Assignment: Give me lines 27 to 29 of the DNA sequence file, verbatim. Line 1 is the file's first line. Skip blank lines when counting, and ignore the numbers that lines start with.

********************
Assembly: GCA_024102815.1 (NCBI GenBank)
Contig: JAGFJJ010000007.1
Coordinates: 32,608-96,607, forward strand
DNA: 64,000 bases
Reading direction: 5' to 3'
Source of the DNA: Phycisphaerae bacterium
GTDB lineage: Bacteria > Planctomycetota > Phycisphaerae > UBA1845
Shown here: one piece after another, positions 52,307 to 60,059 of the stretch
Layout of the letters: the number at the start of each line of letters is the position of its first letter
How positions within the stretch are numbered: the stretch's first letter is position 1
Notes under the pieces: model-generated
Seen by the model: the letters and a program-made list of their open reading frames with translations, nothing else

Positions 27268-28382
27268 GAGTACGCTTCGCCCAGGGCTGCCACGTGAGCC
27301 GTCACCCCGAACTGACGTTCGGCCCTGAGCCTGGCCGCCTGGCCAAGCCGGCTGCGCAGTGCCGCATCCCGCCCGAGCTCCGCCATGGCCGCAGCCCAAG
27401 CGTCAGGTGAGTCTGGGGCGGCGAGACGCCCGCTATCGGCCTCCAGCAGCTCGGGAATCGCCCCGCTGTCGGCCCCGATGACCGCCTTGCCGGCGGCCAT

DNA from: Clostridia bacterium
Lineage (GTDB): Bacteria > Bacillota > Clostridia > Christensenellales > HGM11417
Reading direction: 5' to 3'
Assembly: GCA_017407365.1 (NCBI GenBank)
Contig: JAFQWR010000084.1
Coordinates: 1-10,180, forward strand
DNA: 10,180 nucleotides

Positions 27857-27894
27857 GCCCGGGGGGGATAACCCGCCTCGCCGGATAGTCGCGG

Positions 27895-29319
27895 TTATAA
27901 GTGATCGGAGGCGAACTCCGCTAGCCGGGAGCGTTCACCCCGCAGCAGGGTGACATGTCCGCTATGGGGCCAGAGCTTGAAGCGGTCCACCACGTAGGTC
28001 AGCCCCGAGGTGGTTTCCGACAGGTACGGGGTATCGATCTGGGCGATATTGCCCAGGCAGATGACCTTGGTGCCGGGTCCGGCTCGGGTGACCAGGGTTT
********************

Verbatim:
27895 TTATAA
27901 GTGATCGGAGGCGAACTCCGCTAGCCGGGAGCGTTCACCCCGCAGCAGGGTGACATGTCCGCTATGGGGCCAGAGCTTGAAGCGGTCCACCACGTAGGTC
28001 AGCCCCGAGGTGGTTTCCGACAGGTACGGGGTATCGATCTGGGCGATATTGCCCAGGCAGATGACCTTGGTGCCGGGTCCGGCTCGGGTGACCAGGGTTT